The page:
eMailbag Monday: Readers Ask About Yahoo, Aussie ISP, & Others
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First reader up this week writes:
"Steve, where can I find an ISDEX Fund?"
Reply: You can't. ISDEX is an index, although we'd like to see a big mutual fund company consider it. Fidelity? The interesting thing was that in 1997 on an average basis ISDEX gained 49%, despite some well-known losers.
"Hi, I love Yahoo, but how can Yahoo's stock price be so high? If it increased its revenue by 1000% AND improved its profit margin from--40% to 10%--its P/E would still be a mere 53! Are investors insane? Somebody shhtop meh!" [Jim Carrey, The Mask]?"
Reply: After watching Yahoo (NASDAQ:YHOO) in living color, we wonder how much elasticity is in the stock price, and so far about as much as Jim Carrey's facial expressions.
Calling Down Under Value
"I have been looking at an Internet phone company called OzEmail (ticker OZEMY) trading at only 7 x's earnings. The company has some interesting long-term partners (e.g., Mitsubishi). Any thoughts?
Reply: OzEmail (NASDAQ:OZEMY) trades on NASDAQ as American Depository Receipts or ADRs, one share = 10 ADRs. It's Australia's largest ISP and just acquired a few smaller ones. IP telephony is one aspect of its services. Australians are warming to the Web and we figure could be a bigger presence in many realms soon, from e-commerce to content.
What's Hot In 1998?
"How about Westell Technologies (WSTL)--king of the ADSL technology. It's getting contracts from GTE, Bell Atlantic, etc.; 50 or more are beta testing the equipment and technology with the major companies showing a dedication to the technology along with Microsoft & Intel. After the Asian market crisis, the stock is almost trading at its all-time low! How's that one for a 1998 pick?"
Reply: We think DSL could be the telco world's best hope of fending off the cable industry's foray into high-speed services. Telcos have a jump in many ways since their networks are already switchable (two-way). If DSL proves reliable and the telcos can roll it out--two big concerns here--then Westell could get more attention on Wall Street.
Westell, a leader in DSL, made a failed bid for Internet communications firm Amati last September, yet Texas Instruments outbid it. In the "why can't we still be friends department," in what looks like a good move, Westell and TI agreed to cooperate on DSL. So Westell gets the benefit of Amati without the dilution of a merger. It also has agreements with most of the telco world for DSL. We'll be watching Westell.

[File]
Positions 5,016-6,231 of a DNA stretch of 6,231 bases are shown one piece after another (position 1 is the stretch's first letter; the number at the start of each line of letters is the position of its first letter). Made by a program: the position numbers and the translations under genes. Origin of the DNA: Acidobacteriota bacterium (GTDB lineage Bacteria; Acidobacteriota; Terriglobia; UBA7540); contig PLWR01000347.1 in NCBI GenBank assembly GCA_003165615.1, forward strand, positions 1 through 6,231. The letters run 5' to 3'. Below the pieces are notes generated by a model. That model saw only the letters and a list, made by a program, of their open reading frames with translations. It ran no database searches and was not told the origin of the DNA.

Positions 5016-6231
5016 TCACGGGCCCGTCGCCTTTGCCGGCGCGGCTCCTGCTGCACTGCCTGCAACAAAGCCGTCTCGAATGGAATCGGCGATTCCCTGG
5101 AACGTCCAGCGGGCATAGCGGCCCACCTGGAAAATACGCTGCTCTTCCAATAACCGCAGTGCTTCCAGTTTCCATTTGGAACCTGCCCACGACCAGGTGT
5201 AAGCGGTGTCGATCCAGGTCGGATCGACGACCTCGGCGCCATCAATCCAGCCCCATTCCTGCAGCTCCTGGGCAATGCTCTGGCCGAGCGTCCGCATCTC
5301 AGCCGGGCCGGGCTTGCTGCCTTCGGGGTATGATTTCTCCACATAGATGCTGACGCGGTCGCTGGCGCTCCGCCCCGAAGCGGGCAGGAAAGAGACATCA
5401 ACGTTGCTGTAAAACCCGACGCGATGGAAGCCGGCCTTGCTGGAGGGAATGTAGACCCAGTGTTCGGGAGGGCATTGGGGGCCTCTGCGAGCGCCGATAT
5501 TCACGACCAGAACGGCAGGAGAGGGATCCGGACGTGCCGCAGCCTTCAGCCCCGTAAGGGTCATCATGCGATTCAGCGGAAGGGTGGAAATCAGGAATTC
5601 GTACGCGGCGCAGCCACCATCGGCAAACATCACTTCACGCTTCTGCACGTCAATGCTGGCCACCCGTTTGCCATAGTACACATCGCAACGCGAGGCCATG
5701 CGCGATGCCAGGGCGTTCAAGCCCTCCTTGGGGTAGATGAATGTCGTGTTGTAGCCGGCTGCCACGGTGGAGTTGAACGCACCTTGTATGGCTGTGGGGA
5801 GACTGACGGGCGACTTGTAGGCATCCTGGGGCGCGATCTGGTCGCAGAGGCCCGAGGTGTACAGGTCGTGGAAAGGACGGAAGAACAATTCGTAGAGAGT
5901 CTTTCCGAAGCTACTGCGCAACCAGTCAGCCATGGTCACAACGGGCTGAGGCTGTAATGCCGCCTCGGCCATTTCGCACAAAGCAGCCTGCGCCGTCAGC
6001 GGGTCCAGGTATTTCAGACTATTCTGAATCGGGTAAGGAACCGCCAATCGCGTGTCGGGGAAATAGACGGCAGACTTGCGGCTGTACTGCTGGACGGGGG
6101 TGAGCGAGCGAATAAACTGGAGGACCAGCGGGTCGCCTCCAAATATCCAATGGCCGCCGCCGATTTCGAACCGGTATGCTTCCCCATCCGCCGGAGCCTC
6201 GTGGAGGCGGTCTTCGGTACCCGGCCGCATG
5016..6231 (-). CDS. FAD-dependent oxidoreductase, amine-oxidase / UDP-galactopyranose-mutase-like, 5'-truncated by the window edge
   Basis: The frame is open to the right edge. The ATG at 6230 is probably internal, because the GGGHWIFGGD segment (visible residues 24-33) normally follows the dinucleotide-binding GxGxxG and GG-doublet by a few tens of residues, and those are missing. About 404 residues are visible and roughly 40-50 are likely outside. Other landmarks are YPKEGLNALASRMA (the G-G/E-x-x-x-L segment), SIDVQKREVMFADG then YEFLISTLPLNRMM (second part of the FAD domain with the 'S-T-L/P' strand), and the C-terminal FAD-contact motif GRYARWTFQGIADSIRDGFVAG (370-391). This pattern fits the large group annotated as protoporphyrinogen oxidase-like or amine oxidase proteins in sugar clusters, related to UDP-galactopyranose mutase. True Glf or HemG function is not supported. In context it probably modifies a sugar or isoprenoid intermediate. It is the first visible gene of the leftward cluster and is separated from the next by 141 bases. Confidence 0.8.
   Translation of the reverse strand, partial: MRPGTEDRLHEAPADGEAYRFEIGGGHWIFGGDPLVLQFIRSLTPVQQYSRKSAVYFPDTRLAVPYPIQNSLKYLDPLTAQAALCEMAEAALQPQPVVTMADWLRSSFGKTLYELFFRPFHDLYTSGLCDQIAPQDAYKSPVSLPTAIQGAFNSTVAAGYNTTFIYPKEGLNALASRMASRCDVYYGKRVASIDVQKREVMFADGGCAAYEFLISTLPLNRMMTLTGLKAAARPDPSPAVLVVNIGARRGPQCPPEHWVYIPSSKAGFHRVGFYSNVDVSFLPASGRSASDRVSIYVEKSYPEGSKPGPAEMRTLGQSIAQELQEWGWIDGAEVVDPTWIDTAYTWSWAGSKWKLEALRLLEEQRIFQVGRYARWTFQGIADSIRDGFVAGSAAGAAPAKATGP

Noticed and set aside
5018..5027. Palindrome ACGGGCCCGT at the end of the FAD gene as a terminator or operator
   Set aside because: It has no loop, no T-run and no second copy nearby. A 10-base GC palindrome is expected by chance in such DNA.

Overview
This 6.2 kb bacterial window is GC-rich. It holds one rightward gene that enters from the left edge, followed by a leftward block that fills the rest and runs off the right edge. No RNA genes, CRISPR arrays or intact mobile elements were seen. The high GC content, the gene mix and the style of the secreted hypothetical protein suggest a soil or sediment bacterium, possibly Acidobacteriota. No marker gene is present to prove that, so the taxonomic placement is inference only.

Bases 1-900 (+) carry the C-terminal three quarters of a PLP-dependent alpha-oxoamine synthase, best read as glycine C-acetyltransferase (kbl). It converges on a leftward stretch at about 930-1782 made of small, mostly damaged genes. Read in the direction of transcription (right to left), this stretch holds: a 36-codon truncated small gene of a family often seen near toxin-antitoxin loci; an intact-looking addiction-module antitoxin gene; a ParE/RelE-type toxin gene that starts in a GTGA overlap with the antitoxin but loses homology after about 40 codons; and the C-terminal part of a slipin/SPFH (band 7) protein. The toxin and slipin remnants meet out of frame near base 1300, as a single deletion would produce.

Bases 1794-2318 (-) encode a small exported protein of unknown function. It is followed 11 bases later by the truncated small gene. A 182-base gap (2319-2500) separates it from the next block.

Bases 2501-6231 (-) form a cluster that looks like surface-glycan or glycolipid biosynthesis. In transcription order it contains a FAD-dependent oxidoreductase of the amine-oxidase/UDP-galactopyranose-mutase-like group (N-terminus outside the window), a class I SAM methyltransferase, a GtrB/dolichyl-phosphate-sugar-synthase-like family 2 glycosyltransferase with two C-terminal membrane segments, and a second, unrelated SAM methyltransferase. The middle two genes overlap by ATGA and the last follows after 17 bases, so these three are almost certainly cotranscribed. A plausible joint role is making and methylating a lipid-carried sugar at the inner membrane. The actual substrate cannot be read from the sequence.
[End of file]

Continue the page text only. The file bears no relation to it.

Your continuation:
"Steve-Regarding your column on Earthlink, may it be the Queen of customer
service, but MindSpring is the King. Long live the King!
President & COO MindSpring
Reply: In the interest of fairness we'll let you guys battle it out in the marketplace for rights to "king" or "queen." From our perspective both firms are on to something with the goal of pleasing the customer. Funny how that simple notion gets lost so many times in the technology sector.
Automated customer support, endless voice menu systems, confusing documentation, Cyrillic technical documentation, these seem to be the status quo for many companies in the PC and Internet industries. People want people, not Yamigotchi or whatever that PC virtual animal is that seems to exist at the customer service desks of many firms.
Dear Bill's Outlook Express
Dear Steve, contrary to popular belief, Microsoft does not own the Internet. Nor does it own personal computing and the future of the country.
The DOJ is right in its attempt to curtail the misjudgments of the infallible upper-level management at Microsoft. Bill being the architect of this group should realize that if they push it much further it could disrupt the opinions of those much more powerful than they!
This being the opinion of the American people. No one likes a bully. The Internet is only getting bigger. Regulation has arrived. If the upper tier of Microsoft persists it will indeed fall short to the powers that be. Bill will rule his empire but it will not include the Internet.
Reply: We couldn't help but notice the irony in the fact that you used Microsoft's Outlook Express to send us that message....